“There was a saying in West Brom, for a long, long time: ‘If you didn’t work at K&J, you knew someone that did’.” / Karen Radburn, employee at Kenrick & Jefferson
OUTWORK is a new arts project that tells the stories of women employed at Kenrick and Jefferson (K&J) Print Works on West Bromwich High Street. Funded by Historic England’s Everyday Heritage Grants, the project seeks to share the often-overlooked histories of women’s work, at home as well as in the workplace.
Artist Sophie Huckfield, who is from Walsall and whose family historically worked in industries across the Black Country, spent the last year interviewing women who worked at K&J, along with family members who have memories of their mothers, grandmothers, aunties and friends who worked there.
K&J was an expansive printing factory and office supply company that was built in 1883 and remained in business for over 100 years. It was one of the largest local employers in West Bromwich and the surrounding regions, employing generations of families, and remains an important landmark to local people today. Whilst both men and women worked at K&J, the print works employed a large number of women in the factory, offices and as casualised ‘outworkers’ from home.
OUTWORK is rooted in the heritage of women’s oral storytelling, referencing how working women’s herstories are often shared anecdotally and passed down through a spoken tradition, while being left out of official archival records. Sophie met people employed in a variety of roles, bringing them together to discuss their experiences and stories of their time at K&J, alongside their memories of West Bromwich.
The resulting book (designed, printed and hand bound by Joseph Lilley / Holodeck Birmingham and available as a free PDF from Multistory’s website) and the outdoor exhibition assemble images from the project participants’ personal archives; quotes from their interviews; and creative outcomes from two workshops, charting the history of these working women’s lives. Launching alongside a new podcast produced by sound artist Dr Natalie Hyacinth and narrated by Wolverhampton City Poet Laureate (2020-2022) Emma Purshouse, OUTWORK seeks to explore how women can make space to debate what work is and could be.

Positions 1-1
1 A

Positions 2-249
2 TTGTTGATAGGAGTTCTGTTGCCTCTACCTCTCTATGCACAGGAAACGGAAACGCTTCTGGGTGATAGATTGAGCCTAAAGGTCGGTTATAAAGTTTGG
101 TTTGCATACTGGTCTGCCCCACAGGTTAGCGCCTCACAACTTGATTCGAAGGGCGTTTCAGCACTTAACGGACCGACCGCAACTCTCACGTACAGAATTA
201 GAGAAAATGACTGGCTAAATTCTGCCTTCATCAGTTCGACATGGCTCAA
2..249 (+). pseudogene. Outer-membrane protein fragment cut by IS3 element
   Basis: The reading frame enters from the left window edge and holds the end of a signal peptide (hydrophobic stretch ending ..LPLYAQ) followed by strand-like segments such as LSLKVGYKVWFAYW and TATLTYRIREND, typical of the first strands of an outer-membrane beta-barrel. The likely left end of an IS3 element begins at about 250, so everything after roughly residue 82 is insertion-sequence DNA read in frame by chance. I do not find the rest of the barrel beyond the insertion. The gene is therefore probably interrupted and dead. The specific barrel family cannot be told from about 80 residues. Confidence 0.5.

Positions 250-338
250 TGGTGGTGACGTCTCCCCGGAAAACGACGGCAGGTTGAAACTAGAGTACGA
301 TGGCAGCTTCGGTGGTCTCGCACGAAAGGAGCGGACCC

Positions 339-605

OUTWORK is funded by Historic England through their Everyday Heritage Grants: Celebrating Working Class Histories.
The Blackcountryman, Winter Issue 2023
The print book is shared for free to participants and local community members, and will soon be available for £10 from the Multistory website.
The OUTWORK publication will be available at all of the 19 Sandwell libraries, the Glasgow Women’s Library, The Women’s Library (London) and the six national libraries.
A new archival box has been donated to the Sandwell Community History and Archives service, containing; the OUTWORK book and open call flyers, documentation from the project and a range of K&J archival material shared by participants (copies of K&J News – a magazine for employees – K&J christmas and birthday cards, letters and books.)Full list of libraries
(she/they) is a cross disciplinary artist and researcher with a background in arts, design and engineering. She employs traditional and experimental modes of production such as craft & making, lens based media, performance, sound, workshops and writings. To deconstruct, subvert and interrogate metaphors & stories around social class, making cultures, technological discourses and labour practices. Her practice is collaborative and she works with a range of organisations and individuals across disciplines to meditate upon the way we think about the world shaped by the tools at our disposal.
Many thanks to all involved in the project!
Interviewees: Claire Boddy, Denise Burton, Yvonne Farnell, Lisa Harris, Geoff May, Caron O’Dowd, Manesh Patel, Nim Patel, R.Porter, Patricia Price, Karen Radburn, Jane Talbot, Janet Taylor, Olive Timmins.